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AI in Administration

How can potential consequences of AI applications be assessed? – an interview with Tobias Krafft

Published on 18 Nov 2021

AI applications are being deployed in more and more areas. But what happens when they make mistakes? In order to answer that question, we need to distinguish between an application suggesting further items to online shoppers and one assisting a human resources department with application processes. In September and October the Network Artificial Intelligence in Labour and Social Administration, in collaboration with Tobias Krafft of TU Kaiserslautern, discussed which AI applications are critical and which are less so. They also considered what this would mean for the use of AI in public authorities.

Mr Krafft, you were involved in the development of a “criticality matrix” for assessing the potential effects of AI systems. What exactly is this?

The criticality matrix can be used either for assessing risks initially when developing an AI or while using it. In either scenario, the AI system is evaluated in the specific context of its application with a view to identifying any potential for damage – for example if it were to make an incorrect decision.

Using the criticality matrix, the key question – namely the overall potential damage – can be answered more precisely. This makes it possible to take suitable damage limitation measures in advance. The importance of this becomes clear once we compare the areas in which different applications are used. An AI system using camera images to assess screws on a conveyor belt, for example, will have a relatively low potential for damage, whereas a system employing AI to predict chances in the labour market is capable of doing far more harm. Depending on the overall damagepotential, it is then possible to formulate the appropriate technical requirements regarding transparency and traceability of the AI system orto develop risk mitigation measures.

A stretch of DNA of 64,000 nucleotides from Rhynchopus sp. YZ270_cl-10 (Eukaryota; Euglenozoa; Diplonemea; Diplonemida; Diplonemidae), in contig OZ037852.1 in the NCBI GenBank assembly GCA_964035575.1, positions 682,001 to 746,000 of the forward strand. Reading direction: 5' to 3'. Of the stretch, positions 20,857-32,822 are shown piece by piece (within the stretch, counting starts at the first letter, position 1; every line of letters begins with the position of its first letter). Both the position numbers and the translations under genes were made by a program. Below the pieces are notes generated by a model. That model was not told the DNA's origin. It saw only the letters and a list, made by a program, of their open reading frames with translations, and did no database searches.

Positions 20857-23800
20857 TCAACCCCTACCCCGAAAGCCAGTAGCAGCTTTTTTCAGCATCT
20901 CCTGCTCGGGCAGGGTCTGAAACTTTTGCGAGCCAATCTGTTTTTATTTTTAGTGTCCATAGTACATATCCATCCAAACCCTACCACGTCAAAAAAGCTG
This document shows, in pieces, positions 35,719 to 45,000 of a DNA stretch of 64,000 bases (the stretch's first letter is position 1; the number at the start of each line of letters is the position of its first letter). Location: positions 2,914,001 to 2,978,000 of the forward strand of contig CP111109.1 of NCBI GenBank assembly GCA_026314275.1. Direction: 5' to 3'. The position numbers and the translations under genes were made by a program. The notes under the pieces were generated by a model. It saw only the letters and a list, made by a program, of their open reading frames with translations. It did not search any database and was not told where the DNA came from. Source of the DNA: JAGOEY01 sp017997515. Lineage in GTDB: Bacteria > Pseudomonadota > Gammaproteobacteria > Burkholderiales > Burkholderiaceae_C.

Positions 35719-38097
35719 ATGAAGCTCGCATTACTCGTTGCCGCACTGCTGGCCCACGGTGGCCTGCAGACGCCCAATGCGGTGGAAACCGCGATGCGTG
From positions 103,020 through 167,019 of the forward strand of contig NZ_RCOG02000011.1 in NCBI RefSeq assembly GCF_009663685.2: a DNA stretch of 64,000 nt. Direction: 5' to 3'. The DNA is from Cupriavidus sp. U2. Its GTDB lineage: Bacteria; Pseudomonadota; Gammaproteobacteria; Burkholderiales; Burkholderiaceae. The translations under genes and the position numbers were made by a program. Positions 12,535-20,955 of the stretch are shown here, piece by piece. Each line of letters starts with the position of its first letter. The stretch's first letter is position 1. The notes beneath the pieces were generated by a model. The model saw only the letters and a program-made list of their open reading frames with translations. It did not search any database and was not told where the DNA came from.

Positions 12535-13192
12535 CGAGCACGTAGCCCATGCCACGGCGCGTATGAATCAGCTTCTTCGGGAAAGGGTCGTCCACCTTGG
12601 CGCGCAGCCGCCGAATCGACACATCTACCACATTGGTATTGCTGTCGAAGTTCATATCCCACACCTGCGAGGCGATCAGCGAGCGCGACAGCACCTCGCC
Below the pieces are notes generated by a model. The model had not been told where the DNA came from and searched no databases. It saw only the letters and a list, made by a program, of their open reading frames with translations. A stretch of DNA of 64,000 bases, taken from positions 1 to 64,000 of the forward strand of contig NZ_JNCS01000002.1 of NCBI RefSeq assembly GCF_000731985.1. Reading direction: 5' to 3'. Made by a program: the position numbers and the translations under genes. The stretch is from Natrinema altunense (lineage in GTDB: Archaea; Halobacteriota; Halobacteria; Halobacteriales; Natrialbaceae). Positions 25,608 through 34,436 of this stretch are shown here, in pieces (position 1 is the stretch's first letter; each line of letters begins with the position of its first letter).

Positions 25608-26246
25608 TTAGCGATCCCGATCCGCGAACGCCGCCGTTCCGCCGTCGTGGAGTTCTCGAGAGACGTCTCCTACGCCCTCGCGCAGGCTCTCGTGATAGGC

How does your model function in concrete terms?

When determining the overall potential for damage, two dimensions need to be considered. The first relates to the actual damage that would be caused by a wrong decision. Apart from any individual consequences or damage, the assessment must also take into account any potential damage to society as a whole that might be associated with using the system. One current much-discussed example is upload filters. On an individual level, an error of judgement on the part of the underlying AI system will cause no more than a degree of uncertainty among users; on a broader societal level, however, the harm can be considerable.

The second dimension involves the issue of whether a person is affected by a decision made by AI and if so to what extent. One factor influencing this is the potential for contradictions and changes. In contrast to many areas, where supplier variety reduces the overall risk of harm, the use of AI by official bodies mostly increases the risk. This is because people may have no choice but to allow AI systems to evaluate them, although in such cases, the potential for damage can be reduced if there are options for objecting or intervening. In short, the specific context in which an AI system is applied will be the key factor determining the overall potential for damage. 

  • Overall view

    Figure 1 has the heading “Criticality matrix” and it contains a diagram with axes and the following description: “The criticality matrix by Tobias Krafft and Katharina Zweig differentiates five degrees of criticality in the use of AI systems to make decisions or support them being made. The categories build on each other and are linked to increasing regulatory requirements for transparency and traceability in the decision-making process.”

    Data set

    Along the x axis of the graph, the damage potential ranging from low to high is indicated for AI systems making decisions or supporting them being made. On the y axis, the level of dependence ranging from low to high is indicated for these AI systems. Starting at 0 with low damage potential and a low level of dependence going up to the upper right corner with high damage potential and a high level of dependence, the five degrees of criticality are depicted with even spacing. The first degree of criticality, 0, has the title “Post hoc analysis”. Then follow: